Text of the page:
Spillman v. United States of America

Filing 40

MEMORANDUM OPINION. Signed by Judge Elizabeth K. Dillon on 07/08/2024. (sln)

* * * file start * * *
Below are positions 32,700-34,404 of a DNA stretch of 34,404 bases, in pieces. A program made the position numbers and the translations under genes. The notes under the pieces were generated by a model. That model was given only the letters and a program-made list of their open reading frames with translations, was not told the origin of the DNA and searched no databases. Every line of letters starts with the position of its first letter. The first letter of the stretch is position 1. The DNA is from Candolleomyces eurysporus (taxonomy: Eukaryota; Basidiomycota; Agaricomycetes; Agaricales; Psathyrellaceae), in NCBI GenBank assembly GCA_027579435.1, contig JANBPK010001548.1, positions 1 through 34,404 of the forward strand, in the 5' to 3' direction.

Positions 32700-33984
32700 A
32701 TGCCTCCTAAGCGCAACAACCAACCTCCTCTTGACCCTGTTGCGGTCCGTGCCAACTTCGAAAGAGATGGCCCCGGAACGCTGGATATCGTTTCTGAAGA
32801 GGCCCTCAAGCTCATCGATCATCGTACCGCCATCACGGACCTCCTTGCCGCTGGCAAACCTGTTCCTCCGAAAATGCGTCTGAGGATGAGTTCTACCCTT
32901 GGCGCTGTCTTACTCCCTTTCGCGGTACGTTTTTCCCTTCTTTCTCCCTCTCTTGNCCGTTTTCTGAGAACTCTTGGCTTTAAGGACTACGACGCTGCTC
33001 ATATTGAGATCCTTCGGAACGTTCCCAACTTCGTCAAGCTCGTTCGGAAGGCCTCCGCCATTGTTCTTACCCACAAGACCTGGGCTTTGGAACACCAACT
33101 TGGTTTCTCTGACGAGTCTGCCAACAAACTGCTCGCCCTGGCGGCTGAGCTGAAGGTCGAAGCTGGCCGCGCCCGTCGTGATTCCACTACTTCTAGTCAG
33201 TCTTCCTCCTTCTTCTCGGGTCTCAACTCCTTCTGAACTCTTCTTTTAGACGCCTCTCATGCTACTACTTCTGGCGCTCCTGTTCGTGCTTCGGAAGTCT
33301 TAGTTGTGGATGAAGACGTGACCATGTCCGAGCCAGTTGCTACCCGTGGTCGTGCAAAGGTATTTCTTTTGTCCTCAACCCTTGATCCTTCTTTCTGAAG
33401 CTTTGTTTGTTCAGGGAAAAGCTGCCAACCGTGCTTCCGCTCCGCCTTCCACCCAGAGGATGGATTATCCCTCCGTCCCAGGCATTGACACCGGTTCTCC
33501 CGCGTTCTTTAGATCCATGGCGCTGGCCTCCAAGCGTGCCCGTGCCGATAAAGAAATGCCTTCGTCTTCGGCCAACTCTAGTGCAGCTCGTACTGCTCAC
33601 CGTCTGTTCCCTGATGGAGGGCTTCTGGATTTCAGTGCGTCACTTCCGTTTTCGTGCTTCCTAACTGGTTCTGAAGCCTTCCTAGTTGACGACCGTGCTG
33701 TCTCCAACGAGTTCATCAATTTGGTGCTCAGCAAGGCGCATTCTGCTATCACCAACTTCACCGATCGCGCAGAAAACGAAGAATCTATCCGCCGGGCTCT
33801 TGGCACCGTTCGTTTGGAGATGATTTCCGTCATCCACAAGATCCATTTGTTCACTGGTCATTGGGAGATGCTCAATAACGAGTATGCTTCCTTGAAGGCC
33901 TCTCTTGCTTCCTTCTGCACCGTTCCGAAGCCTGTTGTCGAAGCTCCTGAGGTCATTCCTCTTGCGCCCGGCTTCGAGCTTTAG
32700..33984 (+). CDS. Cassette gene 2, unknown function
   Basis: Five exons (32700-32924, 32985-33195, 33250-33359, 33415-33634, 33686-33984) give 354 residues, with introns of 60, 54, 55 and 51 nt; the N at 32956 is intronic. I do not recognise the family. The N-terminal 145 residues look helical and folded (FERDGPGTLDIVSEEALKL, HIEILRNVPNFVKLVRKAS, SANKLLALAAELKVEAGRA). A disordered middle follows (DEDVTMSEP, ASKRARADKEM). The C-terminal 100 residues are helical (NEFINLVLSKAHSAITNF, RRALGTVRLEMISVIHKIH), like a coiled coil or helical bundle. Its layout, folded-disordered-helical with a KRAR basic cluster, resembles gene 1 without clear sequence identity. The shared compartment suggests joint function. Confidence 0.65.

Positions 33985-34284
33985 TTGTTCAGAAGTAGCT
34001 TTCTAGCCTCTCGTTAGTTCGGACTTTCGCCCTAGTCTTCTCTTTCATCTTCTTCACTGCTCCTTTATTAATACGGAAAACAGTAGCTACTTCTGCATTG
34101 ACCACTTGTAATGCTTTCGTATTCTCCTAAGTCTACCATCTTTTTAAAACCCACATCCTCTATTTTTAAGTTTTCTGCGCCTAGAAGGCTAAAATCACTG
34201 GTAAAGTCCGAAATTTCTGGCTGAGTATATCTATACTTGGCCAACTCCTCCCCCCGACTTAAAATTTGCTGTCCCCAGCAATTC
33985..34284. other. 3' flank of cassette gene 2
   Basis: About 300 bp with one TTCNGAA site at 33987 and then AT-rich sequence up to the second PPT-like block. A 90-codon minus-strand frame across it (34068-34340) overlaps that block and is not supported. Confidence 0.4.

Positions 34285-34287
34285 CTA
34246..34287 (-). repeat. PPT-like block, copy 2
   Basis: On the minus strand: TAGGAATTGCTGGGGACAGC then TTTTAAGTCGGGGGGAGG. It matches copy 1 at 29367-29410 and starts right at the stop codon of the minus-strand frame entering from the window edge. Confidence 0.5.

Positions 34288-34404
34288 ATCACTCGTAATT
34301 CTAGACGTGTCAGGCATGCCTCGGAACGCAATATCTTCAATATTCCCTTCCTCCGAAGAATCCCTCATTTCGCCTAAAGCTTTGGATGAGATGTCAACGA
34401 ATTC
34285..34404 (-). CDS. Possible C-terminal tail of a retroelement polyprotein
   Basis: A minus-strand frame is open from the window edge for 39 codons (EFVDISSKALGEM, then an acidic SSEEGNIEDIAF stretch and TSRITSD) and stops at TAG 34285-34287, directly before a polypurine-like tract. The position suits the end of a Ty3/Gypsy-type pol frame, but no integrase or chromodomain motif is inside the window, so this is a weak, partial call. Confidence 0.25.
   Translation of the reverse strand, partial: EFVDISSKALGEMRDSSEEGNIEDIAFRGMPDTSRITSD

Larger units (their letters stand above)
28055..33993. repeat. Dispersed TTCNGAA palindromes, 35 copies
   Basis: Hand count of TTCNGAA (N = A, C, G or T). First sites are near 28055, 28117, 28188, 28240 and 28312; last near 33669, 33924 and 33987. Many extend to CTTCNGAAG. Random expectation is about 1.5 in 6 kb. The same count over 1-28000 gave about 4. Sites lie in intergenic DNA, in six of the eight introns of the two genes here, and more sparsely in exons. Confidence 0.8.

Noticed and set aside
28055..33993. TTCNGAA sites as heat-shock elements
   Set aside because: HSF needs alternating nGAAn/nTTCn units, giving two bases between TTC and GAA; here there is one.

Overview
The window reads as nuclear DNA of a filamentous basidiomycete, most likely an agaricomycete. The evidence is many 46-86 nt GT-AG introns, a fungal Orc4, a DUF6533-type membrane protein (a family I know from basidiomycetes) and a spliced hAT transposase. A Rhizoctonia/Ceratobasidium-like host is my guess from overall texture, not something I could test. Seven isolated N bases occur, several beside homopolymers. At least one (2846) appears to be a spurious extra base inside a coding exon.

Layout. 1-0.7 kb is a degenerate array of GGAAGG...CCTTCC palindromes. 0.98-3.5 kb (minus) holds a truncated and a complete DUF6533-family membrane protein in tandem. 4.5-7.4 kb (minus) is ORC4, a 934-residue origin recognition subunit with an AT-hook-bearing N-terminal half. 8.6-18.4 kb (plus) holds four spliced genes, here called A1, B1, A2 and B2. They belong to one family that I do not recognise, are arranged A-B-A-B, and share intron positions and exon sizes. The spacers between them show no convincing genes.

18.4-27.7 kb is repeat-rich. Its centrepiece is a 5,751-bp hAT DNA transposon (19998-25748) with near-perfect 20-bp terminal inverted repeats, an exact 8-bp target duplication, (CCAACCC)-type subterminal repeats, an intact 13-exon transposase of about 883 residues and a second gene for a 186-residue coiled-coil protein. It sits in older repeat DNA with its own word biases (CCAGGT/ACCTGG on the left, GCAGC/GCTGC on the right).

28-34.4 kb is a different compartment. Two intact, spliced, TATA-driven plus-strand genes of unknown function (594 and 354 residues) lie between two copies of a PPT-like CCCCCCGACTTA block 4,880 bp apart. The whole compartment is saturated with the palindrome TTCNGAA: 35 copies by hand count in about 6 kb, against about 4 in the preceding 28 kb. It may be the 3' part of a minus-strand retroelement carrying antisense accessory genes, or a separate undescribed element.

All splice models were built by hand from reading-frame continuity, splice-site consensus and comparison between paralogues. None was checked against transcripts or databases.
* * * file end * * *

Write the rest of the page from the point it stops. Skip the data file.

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IN THE UNITED STATES DISTRICT COURT FOR THE WESTERN DISTRICT OF VIRGINIA ROANOKE DIVISION ELIZABETH H. SPILLMAN, Plaintiff, v. UNITED STATES OF AMERICA, Defendant. ) ) ) ) ) ) ) ) ) July 08, 2024 Civil Action No. 7:23-cv-00540 By: Elizabeth K. Dillon United States District Judge MEMORANDUM OPINION Plaintiff Elizabeth Spillman brings claims against the United States arising out of a traffic stop on the Blue Ridge Parkway. Pending before the court is defendant United States’ motion to dismiss or, in the alternative, motion for summary judgment (Dkt. No. 10), and Spillman’s motion for discovery under Federal Rule of Civil Procedure 56(d) (Dkt. No. 36). For the reasons set forth below, the court will grant defendant’s motion to dismiss Count III, deny defendant’s motion to dismiss Counts I and II, deny without prejudice defendant’s motion for summary judgment, and deny as moot plaintiff’s motion for discovery under Rule 56(d). 1 I. BACKGROUND 2 On July 23, 2021, Elizabeth Spillman was leaving a music festival in Floyd County, Virginia, when she drove in the middle of the two-lane Blue Ridge Parkway for about fifteen 1 At the hearing held on these motions on January 5, 2024, the court granted the motion to dismiss Count IV, the abuse-of-process claim. That count is no longer at issue, and the court expressly dismisses it in the attached order. The court also denied at the hearing Spillman’s motion to strike several screenshots from the dashcam videos attached as exhibits to the government’s reply in support of its motion to dismiss. (Minute Entry, Dkt. No. 35 (indicating denial of motion to strike at Dkt. No. 30).) 2 This section is based upon Spillman’s complaint and several dash cam, body cam, and surveillance videos. The parties agree that the court may properly consider these videos at the motion to dismiss stage as they are integral to the complaint. (See Pl.’s Opp’n 10, Dkt. No. 22 (“Spillman does not oppose the Court considering the video at this stage”).) seconds. (Compl. ¶¶ 15–16, Dkt. No. 1.) National Park Service Ranger James Lyon was patrolling and directing traffic at that exit when he observed Spillman’s driving behavior and began following her. (Id. ¶ 15.) He initiated a traffic stop after observing Spillman veer towards the edge and middle of the road. (Id.) Lyon walked up to Spillman’s driver’s side door and noticed a beer bottle in the center console, which Spillman claimed was empty, though she then shook the bottle’s contents out on the passenger’s side of the car. (Def.’s Ex. C 0:05–0:13, Dkt. No. 11-3.) Spillman admitted that she had “a couple drinks” and rated her intoxication level as a four out of ten. (Id. at 0:16-0:23.) Lyon then asked Spillman to perform several field sobriety tests such as the recitation of the alphabet and walking in a straight line, and Spillman either did not fully comply with or performed poorly on these tests. (Id. at 0:55–1:16, 3:45–6:18.) Next, Lyon requested that Spillman blow into a breathalyzer, which she initially refused to do. (Id. at 7:50–8:20.) Lyon then asked Spillman to place her hands behind her back because she was being arrested for driving under the influence. (Id. at 8:30.) Spillman immediately became combative and jerked away from Lyon; a state trooper at the scene had to assist Lyon in handcuffing Spillman. (Id. at 8:32–8:53.) Spillman then said that she would perform the breathalyzer test, and she blew a blood alcohol concentration (BAC) of 0.11. (Id. at 9:30 – 10:31.) Lyon then drove Spillman to the Floyd County Sherriff’s Office. (Compl. ¶ 28.) Upon arrival, Spillman got out of the vehicle voluntarily and Lyon asked her to start walking to the door. (Id. ¶ 29.) Lyon then grabbed her by her arm and jacket collar to effectively drag her across the parking lot while she continually pulled away from him and berated him. (Id. ¶ 30.) Spillman alleges that Lyon “tore her Levi jacket, bruised her arm and twisted her around which 2 caused her to lose her shoe, and at the same time stripping off her blouse from covering her.” (Id. ¶ 32.) During this struggle, Spillman’s shirt slipped down to expose her breasts. (Id. ¶ 34.) Lyon and Spillman eventually reached the door to the Sheriff’s office. (Def.’s Ex. D at 1:30, Dkt. No. 11-4.) Lyon tried to get the attention of the facility’s staff and ask them to open the door, but he and Spillman had to wait outside the station for several minutes. (Id. at 1:30– 1:55.) Spillman alleges that Ranger Lyon was grabbing her by the ear and hair at this point. (Compl. ¶¶ 34, 38.) A female 911 dispatcher eventually opened the door for them. (Id. ¶ 41.) Spillman’s breasts were still exposed at this time. (Id.) Lyon then directed Spillman to enter the facility and walk to where the breathalyzer machine was located but Spillman continued to pull away; Lyon again grabbed her by the collar and arm and pulled her to the machine. (Def.’s Ex. D at 2:45–7:20.) Once they reached their destination and Spillman stopped being actively combative, Lyon asked the 911 operator to button Spillman’s jacket to cover her breasts. (Id. at 2:50–7:20.) Lyon administered another breathalyzer test that again showed that Spillman’s BAC was 0.11. (Id. at 34:00–35:52.) Lyon then escorted Spillman to appear before a magistrate via videoconference. (Compl. ¶ 77.) Lyon testified under oath that Spillman’s car drove into the wrong lane and toward the shoulder of the road several times, leading him to pull her over on the suspicion that Spillman was driving under the influence. (Id.) Lyon then recounted his interactions with Spillman where she repeatedly pulled away from him and resisted his commands. (Id. ¶ 81–82.) Lyon stated that he was seeking charges of driving under the influence and obstruction against Spillman. (Def.’s Ex E at 17:57–18:00, Dkt. No. 11-5.) The Floyd County Commonwealth’s Attorney’s Office ultimately chose not to prosecute the obstruction charge, and the Floyd County General District Court dismissed the DUI charge because it found that Lyon lacked reasonable suspicion to make the stop. (Compl. ¶¶ 6–7.) On 3 September 29, 2022, Spillman filed an injury claim with the National Park Service, which was then transferred to the Department of the Interior. (Id. ¶ 4.) The Department denied the claim on March 22, 2023, and Spillman filed this case on August 21, 2023. (Id.) The following claims remain in the case, and Spillman asserts all of them against the United States under the Federal Torts Claims Act: Count I—Assault, Count II—Battery, and Count III—False Arrest. The United States has now moved to dismiss Spillman’s claims for failure to state a claim or, in the alternative, to grant summary judgment in the United States’ favor. (Dkt. No. 10.) Following the hearing, Spillman filed a Rule 56(d) motion requesting discovery to aid in her opposition to the government’s motion for summary judgment. (Dkt. No. 36.) Counsel for the United States explained at the January 5, 2024 hearing that it moved in the alternative for summary judgment only in the event that the court concluded it could not consider the videos on a motion to dismiss. Because plaintiff agrees the videos may be considered and the court has considered them, the court will deny the motion for summary judgment without prejudice and will deny plaintiff’s Rule 56(d) motion as moot. II. DISCUSSION A. Legal Standards 1. Motion-to-dismiss standard A motion to dismiss under Rule 12(b)(6) tests the complaint’s legal and factual sufficiency. See Ashcroft v. Iqbal, 556 U.S. 662, 677–80 (2009); Bell Atl. Corp. v. Twombly, 550 U.S. 544, 554–63 (2007); Giarratano v. Johnson, 521 F.3d 298, 302 (4th Cir. 2008). To withstand a Rule 12(b)(6) motion, a pleading must “contain sufficient factual matter, accepted as true, to state a claim to relief that is plausible on its face.” Iqbal, 556 U.S. at 678. In considering the motion, the court must construe the facts and reasonable inferences “in the light most 4 favorable to the nonmoving party.” Kashdan v. George Mason Univ., 70 F.4th 694, 700 (4th Cir. 2023). A court need not accept as true a complaint’s legal conclusions, “unwarranted inferences, unreasonable conclusions, or arguments.” Giarratano, 521 F.3d at 302. 2. Federal Tort Claims Act (FTCA) The complaint states that Spillman is pursuing “this legal action against the United States Department of the Interior . . . pursuant to the Federal Tort Claims Act.” (Compl. ¶ 1.) “As a sovereign, the United States is immune from all suits against it absent an express waiver of its immunity.” Welch v. United States, 409 F.3d 646, 650 (4th Cir. 2005) (citing United States v. Sherwood, 312 U.S. 584, 586 (1941)). The FTCA provides a waiver of sovereign immunity for damages suits related to certain actions by federal employees that occur within the scope of their employment. See 28 U.S.C. §§ 1346(b)(1), 2674. B. Spillman’s Claims Against the United States 1. Count III—False arrest a. Collateral estoppel Before turning to the United States’ arguments in support of dismissal of Count III, the court first addresses Spillman’s contention that a prior court ruling in her criminal case already established that there was no “reasonable suspicion” for the initial stop and bars reconsideration of that issue here. Specifically, Spillman argues that the issue of whether Lyon had reasonable suspicion to pull her over for a possible DUI should not be re-litigated since the Floyd County general district court already found that there was a lack of reasonable suspicion for the stop. (Pl.’s Opp’n 13–14.) Under the Full Faith and Credit Clause, “the federal courts generally have . . . consistently accorded preclusive effect to issues decided by state courts.” Allen v. McCurry, 449 5 U.S. 90, 95 (1980). Further, “Congress has specifically required all federal courts to give preclusive effect to state-court judgments whenever the courts of the State from which the judgments emerged would do so.” Id. at 96. The parties agree that Virginia preclusion law would apply here. (See U.S.’s Reply 3, Dkt. No. 27.); see also Jeffers v. Lyons, 605 F. App’x 198, 199 (4th Cir. 2015) (“[W]e look to Virginia law to determine the preclusive effect of the Virginia court’s judgment.”). Although general district courts in Virginia are “courts not of record,” their final judgments are nonetheless entitled to preclusive effect. Air Power, Inc. v. United States, 741 F.2d 53, 59 (4th Cir. 1984). It is the settled rule in Virginia that “a judgment of conviction or acquittal in a criminal prosecution does not establish in a subsequent civil action the truth of the facts on which it was rendered” and “such judgment of conviction or acquittal is not admissible in evidence in the civil case.” Jeffers, 605 F. App’x at 199 (citations omitted); see also Kane v. Hargis, 987 F.2d 1005, 1008 (4th Cir. 1993) (recognizing this rule); United States v. Turner, 933 F.2d 240, 243 n.2 (4th Cir. 1991) (same). There are various reasons that have been articulated for this rule, including: “(1) [t]he parties are different in a criminal proceeding from those in a civil action; (2) the objects of the two proceedings are different; (3) the results and procedures of the two trials are different; and (4) there is a lack of mutuality.” Selected Risks Ins. Co. v. Dean, 355 S.E.2d 579, 581 (Va. 1987) (citing Aetna v. Czoka, 105 S.E.2d 869, 872 (1958)). Spillman’s argument fails for many of these reasons, as discussed below. First, Virginia’s “doctrine of collateral estoppel precludes the same parties to a prior proceeding from litigating in a subsequent proceeding any issue of fact that was actually litigated and essential to a final judgment in the first proceeding.” Glasco v. Ballard, 452 S.E.2d 854, 855 (Va. 1995) (emphasis added). The Commonwealth of Virginia, not the United States, was a 6 party to Spillman’s state criminal case. Second, the objects of the two proceedings are different. The initial case involved an alleged violation of a criminal law, and the present case involves a civil dispute between Spillman and the U.S. Government. Third, the results and procedures of the two trials are different. In the criminal case, the Commonwealth of Virginia had the burden of proving Spillman guilty beyond a reasonable doubt, and she potentially faced a prison sentence. In the present civil case, Spillman has the burden of proving her position against the U.S. government by the preponderance of the evidence and is primarily seeking compensatory relief. For these reasons, collateral estoppel does not preclude the United States from arguing that Lyon had reasonable suspicion to pull Spillman over for a possible DUI. b. False arrest standard While Virginia law does not recognize a separate cause of action for false arrest, “the common law tort of false imprisonment is sometimes interchangeably referred to as false arrest.” Jackson v. Brickey, 771 F. Supp. 2d 593, 604 (W.D. Va. 2011). Under Virginia law, the tort of false imprisonment “is the restraint of one’s liberty without any sufficient legal excuse.” Lewis v. Kei, 708 S.E.2d 884, 890 (Va. 2011). If a plaintiff’s arrest was lawful, she cannot prevail on a claim of false imprisonment. DeChene v. Smallwood, 311 S.E.2d 749, 752 (Va. 1984). Spillman contends that Lyon did not have sufficient legal excuse to restrain her liberty when he pulled her over and when he arrested her for DUI, while the United States asserts that the traffic stop and subsequent arrest were both lawful. c. Reasonable suspicion for the traffic stop The court finds that Lyon lawfully initiated the traffic stop because he had reasonable suspicion that Spillman was driving under the influence. To lawfully initiate a traffic stop, a law enforcement officer only needs reasonable suspicion of a crime or traffic violation. Navarette v. 7 California, 572 U.S. 393, 396 (2014). The reasonable suspicion standard requires “obviously less” than what is required for probable cause. Id. at 397. The officer “must be able to point to specific and articulable facts which, taken together with rational inferences from those facts, reasonably warrant that intrusion.” Terry v. Ohio, 392 U.S. 1, 21 (1968). The officer must have “reasonable and articulable suspicion that the person seized is engaged in criminal activity.” Reid v. Georgia, 448 U.S. 438, 440 (1980). The reasonable suspicion standard can be met “when officers observe a traffic violation . . . .” United States v. Johnson, 734 F.3d 270, 275 (4th Cir. 2013). In Navarette, for example, the Court found that weaving back and forth and crossing over the center line are “sound indicia of drunk driving.” 572 U.S. at 402; see also United States v. Cunningham, 213 F. App’x 214, 215 (4th Cir. 2007) (per curiam) (finding reasonable suspicion existed for a traffic violation when the officer observed the defendant “cross the ‘rumble strips’ on two occasions and enter the emergency lane”); United States v. Williams, 945 F. Supp. 2d 665, 674–75 (E.D. Va. 2013) (collecting cases finding that weaving provided reasonable suspicion for DUI). Indeed, the Fourth Circuit has found that a vehicle repeatedly veering in its lane and then jerking back in the other direction can actually constitute probable cause for a traffic stop. United States v. Banks, 162 F.3d 1156, 1998 WL 558757, at *1 (4th Cir. 1998) (unpublished table opinion). Importantly, moreover, the dashcam videos reflect that Spillman at least once weaved across the double-yellow line into the opposite lane, at least once was on the yellow-double lines but did not cross fully into the opposite lane, and twice drove into the grass on the shoulder, all in the span of less than a minute. (See Def.’s Ex B 0:12–0:58.) These actions are akin to those that were deemed “sound indicia of drunk driving” under Navarette. Lyon therefore had 8 reasonable suspicion that Spillman was driving under the influence when he initiated the traffic stop. 3 d. Probable cause for the arrest 4 The court finds that the complaint and videos also show that Lyon had probable cause to arrest Spillman for DUI. Probable cause “exists when the facts and circumstances within the officer’s knowledge, and of which he has reasonably trustworthy information, [] are sufficient to warrant a person of reasonable caution to believe that an offense has been or is being committed.” Taylor v. Commonwealth, 284 S.E.2d 833, 836 (Va. 1981). Probable cause “is not a high bar.” District of Columbia v. Wesby, 583 U.S. 48, 57 (2018) (internal quotation omitted). In making a probable cause determination, the court analyzes “what the totality of the circumstances meant to police officers trained in analyzing the observed conduct for purposes of crime control.” Taylor, 284 S.E.2d at 836 (citation omitted). Under Virginia law, it is unlawful to drive a car with a blood alcohol content (BAC) of 0.08 or higher or while otherwise under the influence of alcohol, and a law enforcement officer with probable cause may make a warrantless arrest of any person suspected of doing so within three hours of the alleged offense. Va. Code Ann. §§ 18.2-266, 19.2-81(D). There are multiple ways to develop probable cause for DUI in Virginia. One is the use of a preliminary breathalyzer test to measure a person’s BAC. Va. Code Ann. § 18.2-267(D). A person suspected of driving while intoxicated is entitled to a preliminary voluntary breathalyzer test as 3 Lyon’s reasonable suspicion was also supported by his knowledge that she was leaving an music festival where people often drank alcohol. Although Spillman insists that she was merely dropping off someone at the festival and had not attended, she does not dispute that characterization of the event nor does she dispute that Lyon knew that people often consumed alcohol. Nonetheless, the court does not consider that fact in ruling on the motion to dismiss. 4 Spillman also argues that because the initial stop was unlawful, it follows that the arrest was unlawful, and discusses the issue in terms of proximate cause. (Pl.’s Opp’n at 17–20.) Having found that the initial stop was supported by reasonable suspicion, the court need not reach this issue. 9 an “independent means to determine and resolve questions concerning probable cause.” Jones v. Town of Marion, 508 S.E.2d 921, 923 (Va. Ct. App. 1999). Additionally, in Jones v. Commonwealth, 688 S.E.2d 269, 273 (Va. 2010), the Supreme Court of Virginia found that the defendant’s bloodshot eyes, slurred speech, and the scent of alcohol on his breath, all established probable cause for arrest. Virginia courts have also found that “[a] defendant’s admission that he consumed several alcoholic beverages, together with the testimony of the arresting officer regarding the defendant’s appearance and lack of coordination, is sufficient to support a conviction for driving under the influence of alcohol.” Lemond v. Commonwealth, 454 S.E.2d 31, 36 (Va. 1995) (emphasis added). The court finds that the totality of the circumstances here gave Lyon probable cause to arrest Spillman for a suspected DUI. She had been driving erratically, admitted to drinking alcohol, performed poorly on the field sobriety tests, and acted belligerently during the traffic stop. Lyon attempted to arrest her before she blew the breathalyzer test, so the court does not consider the results of that test in determining whether he had probable cause. But her BAC of 0.11 certainly “resolved [the] question of probable cause” and confirmed what the totality of the circumstances had already been pointing to: Spillman was probably driving under the influence. Jones, 508 S.E.2d at 923. It is clear from the complaint and the video footage that Lyon had probable cause to arrest Spillman for DUI; thus, the arrest was lawful. The court will therefore grant the government’s motion to dismiss Count III. e. Good faith defense Even if Lyon did not have reasonable suspicion for the stop and/or probable cause for the arrest, Virginia law affords a good-faith defense to officers “who subjectively believed[] in good faith, that [their] conduct was lawful and whose subjective beliefs were objectively reasonable.” 10 Wingate v. Fulford, 987 F.3d 299, 312 (4th Cir. 2021). The Fourth Circuit has noted that the Virginia good faith defense “is congruent with the federal qualified immunity defense.” Id. Spillman suggests that Lyon acted in bad faith by purportedly fabricating the reasons for the traffic stop and arrest and by “putting her in danger” during the field sobriety tests. (Pl.’s Opp’n 28–29.) However, there is no indication that Lyon himself did not subjectively believe that he was acting in good faith when he stopped and arrested Spillman. Furthermore and as discussed above, Lyon’s decisions to pull Spillman over and subsequently arrest her were objectively reasonable given the totality of the circumstances. Construing the government’s exercise of the good-faith defense as an assertion of qualified immunity, Lyon would be shielded from liability so long as his conduct did not “violate clearly established statutory or constitutional rights of which a reasonable person would have known.” Pearson v. Callahan, 555 U.S. 223, 231 (2009). Given the court’s findings that Lyon had reasonable suspicion to pull Spillman over and probable cause to arrest her, his conduct in doing so did not violate Spillman’s statutory or constitutional rights. Moreover, even if Lyon was somehow mistaken in his decisions to pull Spillman over and arrest her, a belief that there was reasonable suspicion or probable cause can be reasonable “even if it was later discovered that [he] was mistaken.” Deavers v. Spotsylvania Cnty. Sheriff’s Dep’t, No. 3:14CV365-HEH, 2014 WL 2993445, at *4 (E.D. Va. July 2, 2014) (citing DeChene, 311 S.E.2d at 751). Therefore, even if Lyon did not have reasonable suspicion to pull Spillman over for a suspected DUI or have probable cause to arrest her, Lyon would nevertheless be entitled to the Virginia “good faith” defense and would be shielded from liability for Spillman’s false arrest claims. For all of the foregoing reasons, the court will dismiss Count III. 11 2. Counts I and II: Assault and battery The tort of assault consists of an act intended to cause either harmful or offensive contact with another person or apprehension of such contact, and that creates in that other person’s mind a reasonable apprehension of an imminent battery. Koffman v. Garnett, 574 S.E.2d 258, 261 (Va. 2003). The tort of battery is an unwanted touching that is neither consented to, excused, nor justified. Id. The court finds that Spillman has plausibly alleged each of the above elements of assault and battery and has therefore stated claims for which relief can be granted. As to Spillman’s assault claim, she has alleged that Lyon intentionally placed her in fear of imminent bodily harm by conducting the field sobriety tests “in the middle of a busy parkway” and by walking her in and around the sheriff’s office with her breasts exposed. (Compl. ¶¶ 18, 90.) Spillman claims Lyon committed battery when he handcuffed her, touched her blouse, “dragged” her across the sheriff’s office parking lot, and “grabbed” and “bruised” her upper arm. (Id. ¶¶ 23, 27, 32, 34.) Spillman contends that these instances of touching were unwanted and were “neither consented to, excused, nor justified.” (Id. ¶ 92.) Moreover, while the dashcam video shows Spillman resisting arrest several times during the traffic stop, Lyon’s body-worn camera footage does not clearly depict Spillman’s actions when she first exited the patrol car in the sheriff’s office parking lot. Thus, that footage does not directly contradict the allegations in the complaint. Similarly, the complaint alleges that that Lyon grabbed her hair and/or by the ear while leading her into the sheriff’s office, and the video footage does not clearly show where exactly Lyon was touching Spillman the entirety of the time they walked through the sheriff’s office parking lot. Thus, with regard to at least some of the allegations, the videos do not so fully discredit plaintiff’s allegations such that those allegations should not be credited on a motion to dismiss. 12 Cf. Scott v. Harris, 550 U.S. 372, 380 (2007) (explaining that in ruling on a summary judgment motion, the court may credit video evidence of events if the plaintiff’s “version of events is so utterly discredited by the record that no reasonable jury could have believed him”); see also Witt v. W. Va. State Police, 633 F.3d 272, 277 (4th Cir. 2011) (finding that defendants were not entitled to summary judgment because dashboard video did not “blatantly contradict” plaintiff’s version of events). It cannot be said that the videos here utterly discredit or blatantly contradict every one of Spillman’s allegations supporting her assault and battery claims, so the court must treat those uncontradicted allegations as true. Doing so, it is clear that she has plausibly alleged both claims. III. CONCLUSION For the reasons stated above, the court will grant the United States’ motion to dismiss Count III and will deny the United States’ motion to dismiss Counts I and II. The court will also deny without prejudice the United States’ motion for summary judgment and (because it is not ruling on summary judgment), the court will deny as moot Spillman’s motion for discovery under Rule 56(d). An appropriate order will follow. Entered: July 8, 2024. /s/ Elizabeth K. Dillon Elizabeth K. Dillon Chief United States District Judge 13